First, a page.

As a result of the fraudulent success of the socialistbloc, the socialists in swimming in the rest of the world used their country's defeats to centralize and control swimming
The Canadians seem to view their lack of quality depth as a crisis issue. The Australians have some events with awesome depth and others almost vacant. Almost a breadth issue."

I felt that I had defended myself well in front of this panel of inquisitors. I had given them my findings-much of the information straight from their lips. But I was wrong. "So?" came the question. "What's going on? What's the cause?"

I had hoped he wouldn't ask. "I don't know. I can't even tell if it's real."
"It's real, all right," another chimed in.
"I don't know where to look for the cause," I finally admitted, hoping one of these experts would run with the ball.

"You have to look at history," said one. His distinguished voice silenced the table. I relaxed, hoping that he would begin to lecture, then he looked to me. "When did these symptoms first appear?"

"In the U.S., we first started complaining in 1988. We said that 1984 was our last year with depth." "So, what was going on at that time?" Just as I could feel that the lecture was about to begin, he was interrupted.

"Well, for one, we had two boycotted Olympics." Another piped in, "Which made the World Championships much more important." "And gave FINA a lot of clout and a boat-load of money," added a third.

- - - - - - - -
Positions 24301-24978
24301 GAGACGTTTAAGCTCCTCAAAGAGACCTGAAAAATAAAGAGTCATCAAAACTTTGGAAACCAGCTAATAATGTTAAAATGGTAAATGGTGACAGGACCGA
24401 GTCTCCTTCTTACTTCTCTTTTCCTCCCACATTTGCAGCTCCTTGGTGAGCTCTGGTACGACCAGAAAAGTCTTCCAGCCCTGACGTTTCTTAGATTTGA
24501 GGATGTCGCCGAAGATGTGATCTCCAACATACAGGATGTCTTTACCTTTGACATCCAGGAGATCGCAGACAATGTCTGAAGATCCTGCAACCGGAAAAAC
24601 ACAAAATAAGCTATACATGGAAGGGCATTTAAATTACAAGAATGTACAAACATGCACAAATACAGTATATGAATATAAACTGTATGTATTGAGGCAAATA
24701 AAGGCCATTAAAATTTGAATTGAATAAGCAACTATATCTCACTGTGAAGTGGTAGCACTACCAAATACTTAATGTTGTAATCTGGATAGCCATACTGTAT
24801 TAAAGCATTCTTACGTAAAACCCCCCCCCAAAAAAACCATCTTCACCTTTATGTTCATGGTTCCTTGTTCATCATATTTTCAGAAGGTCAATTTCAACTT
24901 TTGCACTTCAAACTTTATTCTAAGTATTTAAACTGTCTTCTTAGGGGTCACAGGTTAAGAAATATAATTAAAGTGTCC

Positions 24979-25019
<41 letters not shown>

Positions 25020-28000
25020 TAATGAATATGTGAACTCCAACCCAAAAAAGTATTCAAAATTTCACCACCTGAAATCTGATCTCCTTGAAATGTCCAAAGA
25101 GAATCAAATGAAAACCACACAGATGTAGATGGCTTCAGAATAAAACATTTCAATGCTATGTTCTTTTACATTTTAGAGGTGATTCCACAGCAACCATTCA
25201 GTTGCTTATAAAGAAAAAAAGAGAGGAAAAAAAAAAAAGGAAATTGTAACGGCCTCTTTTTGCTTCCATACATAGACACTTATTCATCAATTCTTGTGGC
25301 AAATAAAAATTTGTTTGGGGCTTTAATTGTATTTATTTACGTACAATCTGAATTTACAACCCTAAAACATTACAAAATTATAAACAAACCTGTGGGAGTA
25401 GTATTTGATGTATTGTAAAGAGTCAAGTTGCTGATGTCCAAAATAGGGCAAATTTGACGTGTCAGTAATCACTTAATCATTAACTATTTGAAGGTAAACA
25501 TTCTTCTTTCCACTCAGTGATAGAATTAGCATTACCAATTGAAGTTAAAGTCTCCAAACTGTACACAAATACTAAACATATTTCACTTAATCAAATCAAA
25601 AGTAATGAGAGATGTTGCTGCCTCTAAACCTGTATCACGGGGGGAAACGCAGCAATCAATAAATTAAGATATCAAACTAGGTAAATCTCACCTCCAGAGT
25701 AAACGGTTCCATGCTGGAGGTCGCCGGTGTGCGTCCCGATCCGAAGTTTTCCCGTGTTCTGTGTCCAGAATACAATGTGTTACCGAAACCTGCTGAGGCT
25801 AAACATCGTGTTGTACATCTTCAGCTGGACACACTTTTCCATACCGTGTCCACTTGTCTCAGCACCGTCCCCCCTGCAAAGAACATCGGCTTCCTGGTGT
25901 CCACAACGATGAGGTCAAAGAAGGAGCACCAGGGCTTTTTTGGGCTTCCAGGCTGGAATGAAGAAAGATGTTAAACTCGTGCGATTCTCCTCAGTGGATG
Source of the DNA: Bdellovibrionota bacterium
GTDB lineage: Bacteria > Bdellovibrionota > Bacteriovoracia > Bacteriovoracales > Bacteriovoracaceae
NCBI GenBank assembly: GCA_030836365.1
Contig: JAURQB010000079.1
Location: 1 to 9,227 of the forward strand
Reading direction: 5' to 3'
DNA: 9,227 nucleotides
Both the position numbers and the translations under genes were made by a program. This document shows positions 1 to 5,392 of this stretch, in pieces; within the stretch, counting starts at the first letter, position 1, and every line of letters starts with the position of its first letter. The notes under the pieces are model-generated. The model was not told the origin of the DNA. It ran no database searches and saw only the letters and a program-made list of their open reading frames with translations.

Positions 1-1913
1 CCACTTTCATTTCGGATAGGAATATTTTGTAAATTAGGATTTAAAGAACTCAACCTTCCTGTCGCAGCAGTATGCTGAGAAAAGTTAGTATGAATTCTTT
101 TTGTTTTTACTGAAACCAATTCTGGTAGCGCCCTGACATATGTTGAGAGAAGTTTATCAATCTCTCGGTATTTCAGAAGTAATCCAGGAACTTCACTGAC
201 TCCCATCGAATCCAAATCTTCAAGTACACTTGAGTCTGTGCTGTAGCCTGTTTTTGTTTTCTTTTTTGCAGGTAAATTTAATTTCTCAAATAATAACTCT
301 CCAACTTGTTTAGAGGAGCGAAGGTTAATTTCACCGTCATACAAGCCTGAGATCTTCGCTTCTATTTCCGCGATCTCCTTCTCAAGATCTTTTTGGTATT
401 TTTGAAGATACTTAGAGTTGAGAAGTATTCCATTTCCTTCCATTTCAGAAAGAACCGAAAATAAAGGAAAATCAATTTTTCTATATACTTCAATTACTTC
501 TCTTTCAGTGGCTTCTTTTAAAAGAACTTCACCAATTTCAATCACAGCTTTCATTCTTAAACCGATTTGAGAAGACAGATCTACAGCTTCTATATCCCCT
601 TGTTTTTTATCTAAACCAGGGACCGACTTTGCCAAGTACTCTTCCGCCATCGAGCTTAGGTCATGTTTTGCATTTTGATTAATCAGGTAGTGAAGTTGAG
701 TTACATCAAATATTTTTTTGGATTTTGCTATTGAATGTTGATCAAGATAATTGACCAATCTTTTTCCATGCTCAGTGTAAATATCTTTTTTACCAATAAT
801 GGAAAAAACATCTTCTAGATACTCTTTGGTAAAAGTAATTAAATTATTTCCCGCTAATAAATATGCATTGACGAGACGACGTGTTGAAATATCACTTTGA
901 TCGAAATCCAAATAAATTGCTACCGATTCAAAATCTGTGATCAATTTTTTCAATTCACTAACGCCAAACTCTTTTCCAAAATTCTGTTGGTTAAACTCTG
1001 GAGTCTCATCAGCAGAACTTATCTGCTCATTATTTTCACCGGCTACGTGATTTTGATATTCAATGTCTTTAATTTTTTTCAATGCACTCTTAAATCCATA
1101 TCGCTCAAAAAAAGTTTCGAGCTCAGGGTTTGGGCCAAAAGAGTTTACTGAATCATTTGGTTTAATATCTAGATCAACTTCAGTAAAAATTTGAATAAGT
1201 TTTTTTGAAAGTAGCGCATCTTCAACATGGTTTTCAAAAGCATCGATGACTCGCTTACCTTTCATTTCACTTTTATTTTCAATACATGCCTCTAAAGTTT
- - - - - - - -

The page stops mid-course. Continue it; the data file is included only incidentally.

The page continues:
The professor now stood up from his chair. "Excellent! We're setting up the chess board. But what else was happening? Why are we here?"
I ventured a guess. "Drugs?"

"Precisely. The Eastern block drug machine was cranking to maximum usage by the early 80s and evolving to maximum sophistication by the late 80s."

"There was always the suspicion that East Germany was dirty, but the Russians were clean," began another who had been sitting silently. "If you Americans hadn't led that stupid boycott in 1980, the world would have seen how dirty Russia was and you Yanks could have caught them in 1984. Then we wouldn't have gone so far down this road."
He slowly sat back down.

"This is all about drugs?" I asked, more confused than ever. "
Yes," he responded.
"So how do steroids make you slower? I thought they made you faster?"
The rest of the table laughed. I sat silently, confused.

The senior American at the table straightened his tie, looked at me and said, "Don't you see where he's going with this? It is really an excellent history lesson."

I kept my mouth shut and thought to myself, "No." My blank look must have betrayed my thoughts. He continued to look right at me. We apparently had a new teacher. "What was our response to the increased drug use?" he asked.

"Nothing. I mean, denial. Not even that really." I could hear myself sounding exceptionally stupid.

Deep breath. "It wasn't denial like, 'No, they didn't do it.' It was more...head in the sand. (Our Olympic coaches) basically said that (the East Germans) were out-training us and we just had to find ways to work harder."

"And did it make a difference?"
"Did what make a difference?" I said, now completely lost.
"Did working harder make a difference?"
"No. I mean, we couldn't really work harder. The kids were already going all out."
"And, then...?" He was silent, looking right through me, when my Canadian friend spoke up.